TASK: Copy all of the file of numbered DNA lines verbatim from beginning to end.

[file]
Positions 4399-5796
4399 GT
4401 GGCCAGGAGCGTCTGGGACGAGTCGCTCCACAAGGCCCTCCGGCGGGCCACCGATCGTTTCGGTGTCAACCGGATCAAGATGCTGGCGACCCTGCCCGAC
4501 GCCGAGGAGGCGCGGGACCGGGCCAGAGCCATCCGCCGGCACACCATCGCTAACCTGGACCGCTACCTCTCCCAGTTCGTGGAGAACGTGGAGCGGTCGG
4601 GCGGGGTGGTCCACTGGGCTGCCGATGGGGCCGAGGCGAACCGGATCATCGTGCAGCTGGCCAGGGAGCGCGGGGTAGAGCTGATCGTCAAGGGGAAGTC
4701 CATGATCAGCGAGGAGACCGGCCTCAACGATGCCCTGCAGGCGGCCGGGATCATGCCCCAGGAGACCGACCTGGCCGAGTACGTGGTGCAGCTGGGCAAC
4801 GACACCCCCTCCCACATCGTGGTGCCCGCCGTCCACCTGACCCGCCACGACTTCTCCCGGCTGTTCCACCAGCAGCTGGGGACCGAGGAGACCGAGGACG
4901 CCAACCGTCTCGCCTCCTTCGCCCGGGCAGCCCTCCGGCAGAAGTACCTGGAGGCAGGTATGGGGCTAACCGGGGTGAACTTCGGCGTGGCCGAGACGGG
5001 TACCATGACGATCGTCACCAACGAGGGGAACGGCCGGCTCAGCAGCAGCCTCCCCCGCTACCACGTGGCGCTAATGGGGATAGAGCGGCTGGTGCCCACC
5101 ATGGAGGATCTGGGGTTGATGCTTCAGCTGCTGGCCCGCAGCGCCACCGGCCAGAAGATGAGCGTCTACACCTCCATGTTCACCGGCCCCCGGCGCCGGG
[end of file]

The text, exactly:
Positions 4399-5796
4399 GT
4401 GGCCAGGAGCGTCTGGGACGAGTCGCTCCACAAGGCCCTCCGGCGGGCCACCGATCGTTTCGGTGTCAACCGGATCAAGATGCTGGCGACCCTGCCCGAC
4501 GCCGAGGAGGCGCGGGACCGGGCCAGAGCCATCCGCCGGCACACCATCGCTAACCTGGACCGCTACCTCTCCCAGTTCGTGGAGAACGTGGAGCGGTCGG
4601 GCGGGGTGGTCCACTGGGCTGCCGATGGGGCCGAGGCGAACCGGATCATCGTGCAGCTGGCCAGGGAGCGCGGGGTAGAGCTGATCGTCAAGGGGAAGTC
4701 CATGATCAGCGAGGAGACCGGCCTCAACGATGCCCTGCAGGCGGCCGGGATCATGCCCCAGGAGACCGACCTGGCCGAGTACGTGGTGCAGCTGGGCAAC
4801 GACACCCCCTCCCACATCGTGGTGCCCGCCGTCCACCTGACCCGCCACGACTTCTCCCGGCTGTTCCACCAGCAGCTGGGGACCGAGGAGACCGAGGACG
4901 CCAACCGTCTCGCCTCCTTCGCCCGGGCAGCCCTCCGGCAGAAGTACCTGGAGGCAGGTATGGGGCTAACCGGGGTGAACTTCGGCGTGGCCGAGACGGG
5001 TACCATGACGATCGTCACCAACGAGGGGAACGGCCGGCTCAGCAGCAGCCTCCCCCGCTACCACGTGGCGCTAATGGGGATAGAGCGGCTGGTGCCCACC
5101 ATGGAGGATCTGGGGTTGATGCTTCAGCTGCTGGCCCGCAGCGCCACCGGCCAGAAGATGAGCGTCTACACCTCCATGTTCACCGGCCCCCGGCGCCGGG